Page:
20) Warriors of Heaven and Earth
Quick, what's the difference between Sony Pictures Classics and Miramax?
The Sony indie arm treats the finest in Asian cinema like the treasures
these releases so often are. Weinstein and Co. delayed Hero so often that
several of the children in the film are now members of AARP. What does that
have to do with this title? Sony Picture Classics is distributing China's
2003 Academy Awards submission for Best Foreign Language Film.
Why is this one on the list? Long time readers of BOP know how much we love
Crouching Tiger, Hidden Dragon and Hero. Anything in this genre will
immediately get our attention, but in the case of Warriors of Heaven and
Earth, the answer is much more simplistic. We think it looks pretty.
19) The Chronicles of Riddick
It's been more than four years since Pitch Black wowed us with its bare-bones approach to effective sci-fi horror. The saga of Richard B. Riddick (Vin Diesel) continues five years after the escaped convict's experiences on a bleak planet full of malevolent, hungry creatures. Now, Riddick finds himself caught in the middle of two opposing factions in an action known as the 10th Crusade. With director David Twohy at the helm and responsible for the screenplay, there's a lot of reason to hope that The Chronicles of Riddick will be every bit as suspenseful, creative and unique as his previous efforts --The Arrival, Below and the aforementioned Pitch Black.
18) The Manchurian Candidate
A remake of the 1962 John Frankenheimer classic, this 21st century update replaces Frank Sinatra with Denzel Washington in the central role. This isn't the first time director Jonathan Demme has remade a "hallowed classic" -- in 2002, he updated the Cary Grant/Audrey Hepburn thriller Charade and called it The Truth About Charlie. While that film was generally poorly received critically, The Manchurian Candidate's subject matter is far more ripe for the picking. Instead of being a Korean War veteran, Washington will portray a former soldier of Desert Storm, who becomes very suspicious about his experiences in the Gulf War when Squad Sergeant Raymond Shaw (Liev Schreiber), son of a powerful senator named Eleanor Shaw (Meryl Streep) becomes a Vice Presidential candidate. Brainwashing, psychological tricks and political intrigue all factor in, making The Manchurian Candidate an intriguing entry into the summer movie race.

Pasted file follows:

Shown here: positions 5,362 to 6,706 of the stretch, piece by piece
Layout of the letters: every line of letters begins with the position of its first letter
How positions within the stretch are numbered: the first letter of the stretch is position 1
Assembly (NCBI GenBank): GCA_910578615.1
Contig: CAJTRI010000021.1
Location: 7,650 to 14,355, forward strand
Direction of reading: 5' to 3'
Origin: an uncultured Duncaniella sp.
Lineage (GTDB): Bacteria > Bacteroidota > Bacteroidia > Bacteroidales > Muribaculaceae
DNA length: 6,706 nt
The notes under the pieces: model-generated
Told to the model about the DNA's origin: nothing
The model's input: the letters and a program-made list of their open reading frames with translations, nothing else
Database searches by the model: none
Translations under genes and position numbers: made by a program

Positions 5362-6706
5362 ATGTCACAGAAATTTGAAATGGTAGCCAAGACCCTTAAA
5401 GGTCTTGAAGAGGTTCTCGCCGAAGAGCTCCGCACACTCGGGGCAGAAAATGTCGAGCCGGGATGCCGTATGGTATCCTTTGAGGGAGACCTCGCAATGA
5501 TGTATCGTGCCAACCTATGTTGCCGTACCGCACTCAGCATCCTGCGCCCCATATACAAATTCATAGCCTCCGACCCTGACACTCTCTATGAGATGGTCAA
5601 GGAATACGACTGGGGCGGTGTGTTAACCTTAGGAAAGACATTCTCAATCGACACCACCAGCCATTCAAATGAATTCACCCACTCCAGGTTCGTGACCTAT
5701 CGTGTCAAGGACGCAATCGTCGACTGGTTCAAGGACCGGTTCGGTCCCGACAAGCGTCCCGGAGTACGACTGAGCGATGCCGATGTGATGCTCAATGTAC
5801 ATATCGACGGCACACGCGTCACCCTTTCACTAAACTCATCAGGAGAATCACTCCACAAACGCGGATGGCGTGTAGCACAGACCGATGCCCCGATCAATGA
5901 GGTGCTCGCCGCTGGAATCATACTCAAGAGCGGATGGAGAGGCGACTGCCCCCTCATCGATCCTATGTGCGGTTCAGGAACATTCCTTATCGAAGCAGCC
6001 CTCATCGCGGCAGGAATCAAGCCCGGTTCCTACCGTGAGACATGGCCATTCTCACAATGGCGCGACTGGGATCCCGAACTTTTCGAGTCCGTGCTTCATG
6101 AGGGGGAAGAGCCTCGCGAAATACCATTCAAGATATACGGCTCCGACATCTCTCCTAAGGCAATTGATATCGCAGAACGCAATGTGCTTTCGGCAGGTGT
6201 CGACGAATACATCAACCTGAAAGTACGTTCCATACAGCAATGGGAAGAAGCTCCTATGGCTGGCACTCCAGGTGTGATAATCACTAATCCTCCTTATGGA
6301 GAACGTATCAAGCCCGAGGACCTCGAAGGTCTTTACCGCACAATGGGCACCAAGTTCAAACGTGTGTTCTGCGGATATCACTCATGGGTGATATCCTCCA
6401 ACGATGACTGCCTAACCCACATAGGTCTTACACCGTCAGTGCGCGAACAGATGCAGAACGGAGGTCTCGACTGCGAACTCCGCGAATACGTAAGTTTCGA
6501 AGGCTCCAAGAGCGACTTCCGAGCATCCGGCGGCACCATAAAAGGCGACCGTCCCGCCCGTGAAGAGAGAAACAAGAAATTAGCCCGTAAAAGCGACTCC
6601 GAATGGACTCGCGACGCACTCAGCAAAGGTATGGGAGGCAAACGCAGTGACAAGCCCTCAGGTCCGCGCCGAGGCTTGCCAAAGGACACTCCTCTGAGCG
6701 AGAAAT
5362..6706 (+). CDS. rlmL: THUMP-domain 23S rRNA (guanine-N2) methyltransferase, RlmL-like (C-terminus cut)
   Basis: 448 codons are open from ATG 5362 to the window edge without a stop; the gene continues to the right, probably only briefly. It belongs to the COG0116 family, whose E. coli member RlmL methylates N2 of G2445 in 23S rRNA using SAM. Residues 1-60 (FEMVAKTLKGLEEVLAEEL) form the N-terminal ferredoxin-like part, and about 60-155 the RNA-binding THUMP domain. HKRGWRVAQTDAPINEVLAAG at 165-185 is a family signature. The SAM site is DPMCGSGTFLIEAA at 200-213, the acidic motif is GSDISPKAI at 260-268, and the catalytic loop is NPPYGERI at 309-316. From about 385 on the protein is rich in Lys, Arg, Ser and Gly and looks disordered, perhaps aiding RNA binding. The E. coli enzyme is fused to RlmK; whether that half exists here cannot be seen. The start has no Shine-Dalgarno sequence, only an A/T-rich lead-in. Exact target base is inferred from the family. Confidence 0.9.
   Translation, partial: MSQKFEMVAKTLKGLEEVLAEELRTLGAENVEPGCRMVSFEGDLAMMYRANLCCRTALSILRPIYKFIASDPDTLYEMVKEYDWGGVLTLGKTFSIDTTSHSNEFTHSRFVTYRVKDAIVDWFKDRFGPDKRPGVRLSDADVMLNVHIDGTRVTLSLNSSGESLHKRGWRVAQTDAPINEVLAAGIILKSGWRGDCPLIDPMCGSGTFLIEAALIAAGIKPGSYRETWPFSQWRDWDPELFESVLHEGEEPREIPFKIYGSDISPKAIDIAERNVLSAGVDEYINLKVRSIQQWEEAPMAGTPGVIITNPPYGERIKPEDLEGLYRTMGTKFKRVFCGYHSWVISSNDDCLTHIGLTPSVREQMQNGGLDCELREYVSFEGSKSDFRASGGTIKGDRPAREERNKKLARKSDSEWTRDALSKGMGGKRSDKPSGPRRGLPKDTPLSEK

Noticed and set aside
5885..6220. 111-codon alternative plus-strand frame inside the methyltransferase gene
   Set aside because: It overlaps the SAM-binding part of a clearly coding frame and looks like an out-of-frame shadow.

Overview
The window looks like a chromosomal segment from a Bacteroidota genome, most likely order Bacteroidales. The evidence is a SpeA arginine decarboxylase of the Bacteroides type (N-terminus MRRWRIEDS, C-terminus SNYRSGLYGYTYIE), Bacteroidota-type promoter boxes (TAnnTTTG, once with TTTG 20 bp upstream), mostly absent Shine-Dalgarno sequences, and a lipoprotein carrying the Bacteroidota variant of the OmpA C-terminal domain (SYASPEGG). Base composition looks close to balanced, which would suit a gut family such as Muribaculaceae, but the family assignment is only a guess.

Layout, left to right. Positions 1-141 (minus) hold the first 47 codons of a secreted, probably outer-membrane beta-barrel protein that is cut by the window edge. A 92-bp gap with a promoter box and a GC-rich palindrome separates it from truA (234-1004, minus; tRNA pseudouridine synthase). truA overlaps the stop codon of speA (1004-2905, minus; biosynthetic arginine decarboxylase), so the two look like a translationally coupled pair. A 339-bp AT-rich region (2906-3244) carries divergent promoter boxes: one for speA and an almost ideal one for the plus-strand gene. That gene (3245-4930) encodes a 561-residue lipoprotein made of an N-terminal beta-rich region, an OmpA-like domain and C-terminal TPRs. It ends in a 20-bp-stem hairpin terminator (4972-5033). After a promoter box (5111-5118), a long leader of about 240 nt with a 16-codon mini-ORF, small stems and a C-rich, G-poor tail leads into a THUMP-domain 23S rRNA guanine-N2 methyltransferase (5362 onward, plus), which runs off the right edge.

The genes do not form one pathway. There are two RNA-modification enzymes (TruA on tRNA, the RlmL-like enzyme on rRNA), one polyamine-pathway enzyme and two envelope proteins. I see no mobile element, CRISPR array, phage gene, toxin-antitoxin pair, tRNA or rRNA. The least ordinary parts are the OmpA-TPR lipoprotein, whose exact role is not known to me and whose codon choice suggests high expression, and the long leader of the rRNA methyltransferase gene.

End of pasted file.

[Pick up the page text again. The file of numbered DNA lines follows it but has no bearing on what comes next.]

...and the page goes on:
17) Around the World in 80 Days
Based on the classic Jules Verne novel, this latest adaptation of the classic tale features an exemplary cast. Steve Coogan is enormously popular in Britain and drew considerable positive attention for his performance in the indie flick 24 Hour Party People. His dry delivery suits the Phileas Fogg character quite well. Alongside him as Passepartout is the inimitable Jackie Chan, whose humor and talent will naturally lend themselves to this family-friendly story. Also appearing in cameo-type roles? Arnold Schwarzenegger, Owen and Luke Wilson, John Cleese, and Sammo Hung (as Wong Fei Hung, a great inside joke for anyone familiar with the character's progression from Iron Monkey, Drunken Master and Once Upon a Time in Mexico). With Walden Media -- which was the creative force behind surprise family hit Holes and has The Lion, the Witch and the Wardrobe coming in 2005 -- as the company behind the production, expect a film with enough ingenuity that it should be lots of fun for all ages.
16) I, Robot
Do you remember that Simpsons Treehouse of Horror episode where the Krusty Doll was set to evil? I, Robot is basically the same concept taken to a sci-fi extreme.
Rupert Murdoch's sycophants at Fox were looking for a lucrative book series which could be adapted into a potential film franchise. They settled on the Isaac Asimov standard which has been the subject of innumerable debates amongst high school A/V club members. To the chagrin of these maturing nerds, Will Smith has been selected to play the lead role. This decision has hereby created an awkward merger between the studio system's normal practice of A-List casting and the Peter Jackson style of making the play the thing when it comes to classic Geek Literature. For his part, Will Smith still owes mechanized robots a sound beating after a giant robotic spider in The Wild, Wild West ruined his career.
I, Robot sounds like a film with a potentially high Suck Factor, but the ominous assembly line robots shown off in the trailer are cause for hope. Their menacing look has been taken as a promising sign that maybe, just maybe, this one won't make Asimov roll over in his grave.
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